The President then referred to Ambassador Shriver’s reports confirming the President’s expectations that the Ambassador would have a warm reception in France. The President also noted favorably the Ambassador’s hope that we could do more to improve our relations. The President expressed appreciation for the great efforts by the French people making it possible to conduct the Peace Talks in their country. The President regretted that we do not see the Viet-Nam problem in the same light but he had thought it best not to allow this disagreement to inflame our relations. We could not go to Cambodia or Poland for the talks, the President recalled, and recent events have made even clearer why Poland was not feasible. It is a tribute to the character of the French people, the President continued, that despite their views on the Viet-Nam war, they made it possible for us to hold the talks in their country. We have trusted in the fairness of the French people, the President added, and we are still hopeful about the talks.
Mr. Debre commented that there was no doubt that for the duration of the talks, the French Government would do what was necessary to assure a propitious material, political, and intellectual atmosphere for them.
Launching Apollo 7
It was almost 11 o’clock and the President invited Mr. Debre to watch the launching of Apollo 7 on the television. Debre said that it was a “very great date,” and the President said that it was good to have our French friends with us on the occasion.
Debre’s Concluding Remarks
When the official conversation resumed, Debre emphasized that there would never be the slightest difference between France and the United States regarding fundamental matters. In the face of attempts to establish dictatorship or other actions by forces hostile to liberty, France and the United States would always stand side by side. It is natural, Debre continued, that our interests and objectives do not always coincide, but the great advantage of friendship is that we can speak freely to each other. Debre reiterated that, during this visit to the United States, he was General De Gaulle’s interpreter. He assured the President that his action had always been highly appreciated by the French Government. The latter regrets very much seeing him leave his huge responsibilities and deplores his departure. “But you leave,” Debre said, “with our total admiration.”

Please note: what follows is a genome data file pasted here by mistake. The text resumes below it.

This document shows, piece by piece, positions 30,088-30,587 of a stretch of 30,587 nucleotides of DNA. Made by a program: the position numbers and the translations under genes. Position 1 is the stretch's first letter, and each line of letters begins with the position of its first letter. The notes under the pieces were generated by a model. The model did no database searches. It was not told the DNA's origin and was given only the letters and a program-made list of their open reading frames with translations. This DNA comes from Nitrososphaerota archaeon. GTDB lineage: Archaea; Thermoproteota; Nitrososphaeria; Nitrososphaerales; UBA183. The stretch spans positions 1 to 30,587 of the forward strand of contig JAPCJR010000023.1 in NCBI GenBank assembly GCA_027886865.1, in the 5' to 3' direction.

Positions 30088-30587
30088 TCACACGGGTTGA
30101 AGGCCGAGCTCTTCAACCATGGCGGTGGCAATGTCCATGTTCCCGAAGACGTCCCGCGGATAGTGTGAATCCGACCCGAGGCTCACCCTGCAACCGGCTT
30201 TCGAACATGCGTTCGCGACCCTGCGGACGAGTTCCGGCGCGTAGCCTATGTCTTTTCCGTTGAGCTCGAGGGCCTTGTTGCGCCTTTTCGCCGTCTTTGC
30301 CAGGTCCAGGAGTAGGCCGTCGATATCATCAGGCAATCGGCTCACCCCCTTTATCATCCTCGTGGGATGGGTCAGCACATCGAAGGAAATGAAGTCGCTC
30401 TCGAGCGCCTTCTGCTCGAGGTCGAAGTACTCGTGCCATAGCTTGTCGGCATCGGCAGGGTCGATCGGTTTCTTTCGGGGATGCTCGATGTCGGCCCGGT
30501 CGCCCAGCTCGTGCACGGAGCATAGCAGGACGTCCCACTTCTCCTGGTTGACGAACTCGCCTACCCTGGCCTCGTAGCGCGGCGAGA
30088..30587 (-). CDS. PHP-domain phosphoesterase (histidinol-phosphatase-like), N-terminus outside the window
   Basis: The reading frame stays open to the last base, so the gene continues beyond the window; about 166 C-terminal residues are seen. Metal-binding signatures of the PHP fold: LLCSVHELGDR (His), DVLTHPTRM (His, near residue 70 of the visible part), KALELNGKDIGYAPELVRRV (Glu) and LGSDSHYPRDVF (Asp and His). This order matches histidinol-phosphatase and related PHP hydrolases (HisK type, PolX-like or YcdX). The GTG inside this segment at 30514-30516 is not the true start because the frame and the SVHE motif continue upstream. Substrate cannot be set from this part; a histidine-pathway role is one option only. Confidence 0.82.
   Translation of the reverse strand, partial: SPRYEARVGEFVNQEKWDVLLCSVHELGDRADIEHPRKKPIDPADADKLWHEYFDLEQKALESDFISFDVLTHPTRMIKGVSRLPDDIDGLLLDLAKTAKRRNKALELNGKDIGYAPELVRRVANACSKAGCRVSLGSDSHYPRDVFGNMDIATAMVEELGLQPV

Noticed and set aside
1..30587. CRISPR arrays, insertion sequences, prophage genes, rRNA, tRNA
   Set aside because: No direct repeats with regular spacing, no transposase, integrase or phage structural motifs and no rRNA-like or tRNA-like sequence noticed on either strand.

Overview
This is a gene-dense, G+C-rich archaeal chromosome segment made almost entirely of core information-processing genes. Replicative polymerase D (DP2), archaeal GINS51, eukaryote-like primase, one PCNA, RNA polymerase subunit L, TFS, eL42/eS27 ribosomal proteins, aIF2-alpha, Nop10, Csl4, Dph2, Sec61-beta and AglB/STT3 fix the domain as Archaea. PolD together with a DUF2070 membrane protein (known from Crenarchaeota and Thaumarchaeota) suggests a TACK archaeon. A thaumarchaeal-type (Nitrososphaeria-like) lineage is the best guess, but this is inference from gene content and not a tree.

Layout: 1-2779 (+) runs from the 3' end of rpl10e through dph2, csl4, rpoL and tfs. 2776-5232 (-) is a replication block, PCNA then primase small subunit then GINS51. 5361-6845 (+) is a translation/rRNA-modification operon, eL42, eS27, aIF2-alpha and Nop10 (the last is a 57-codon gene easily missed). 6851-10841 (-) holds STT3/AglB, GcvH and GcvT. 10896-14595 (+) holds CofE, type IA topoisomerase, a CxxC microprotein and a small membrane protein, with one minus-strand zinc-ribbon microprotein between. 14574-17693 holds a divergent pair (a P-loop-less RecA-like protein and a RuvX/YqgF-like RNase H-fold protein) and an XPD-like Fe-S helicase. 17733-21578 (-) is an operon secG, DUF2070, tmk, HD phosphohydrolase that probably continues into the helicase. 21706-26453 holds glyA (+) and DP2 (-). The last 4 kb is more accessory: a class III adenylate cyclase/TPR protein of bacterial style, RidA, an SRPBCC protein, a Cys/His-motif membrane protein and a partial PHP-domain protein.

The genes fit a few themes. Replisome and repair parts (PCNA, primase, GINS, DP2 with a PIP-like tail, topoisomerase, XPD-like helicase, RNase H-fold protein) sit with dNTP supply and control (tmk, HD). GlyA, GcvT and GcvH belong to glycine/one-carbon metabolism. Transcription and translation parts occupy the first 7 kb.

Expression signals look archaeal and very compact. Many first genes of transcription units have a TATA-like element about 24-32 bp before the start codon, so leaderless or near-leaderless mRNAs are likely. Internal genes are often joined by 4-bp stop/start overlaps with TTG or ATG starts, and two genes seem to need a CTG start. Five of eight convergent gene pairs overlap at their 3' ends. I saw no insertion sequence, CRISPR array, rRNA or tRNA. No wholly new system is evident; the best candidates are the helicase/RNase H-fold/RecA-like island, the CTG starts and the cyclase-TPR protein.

The President’s Concluding Remarks
The President said he was grateful for these statements. He asked Mr. Debre to express his gratitude for General De Gaulle’s help in connection with the Paris Peace Talks. The President hoped that the Foreign [Page 168] Minister would also convey to the General the gratitude of the American people for the way the General had treated the negotiations. The President also asked Mr. Debre to transmit to General De Gaulle the depth of the American people’s feeling for France. The President was sorry that he had not done as much as he wanted to bring our two countries together, but he was convinced that he had done nothing to push us farther apart. The President mentioned his keen desire to revisit France after January 20. On his previous visits, he was obliged to be in a hurry, so he was looking forward to seeing France under less pressing circumstances. After January 20 he was never going to be in a hurry again. The President noted that the problems of youth and university turbulence are prominent in many countries, including ours, and that as President, he had tried his best to cope with them. He concluded that it would take a lot more than he has seen in his lifetime to convince him that France and the United States would not always be together.
- Source: National Archives and Records Administration, RG 59, Central Files 1967-69, POL FR-US. Secret. Drafted by Tanguy and approved in the White House on October 15.↩
- Vice President Johnson visited Paris on April 6, 1961, to participate in ceremonies marking NATO’s 10th Anniversary.↩
- October 4. Their discussions were reported in telegram 6870 from USUN, October 4. (National Archives and Records Administration, RG 59, Central Files 1967-69, POL FR-US)↩
- Their talks were summarized in telegram 259155 to Paris, October 21. (Ibid., POL 7 FR)↩
- For text, see Public Papers of the Presidents of the United States: Lyndon B. Johnson, 1968-69, Book I, pp. 469-476.↩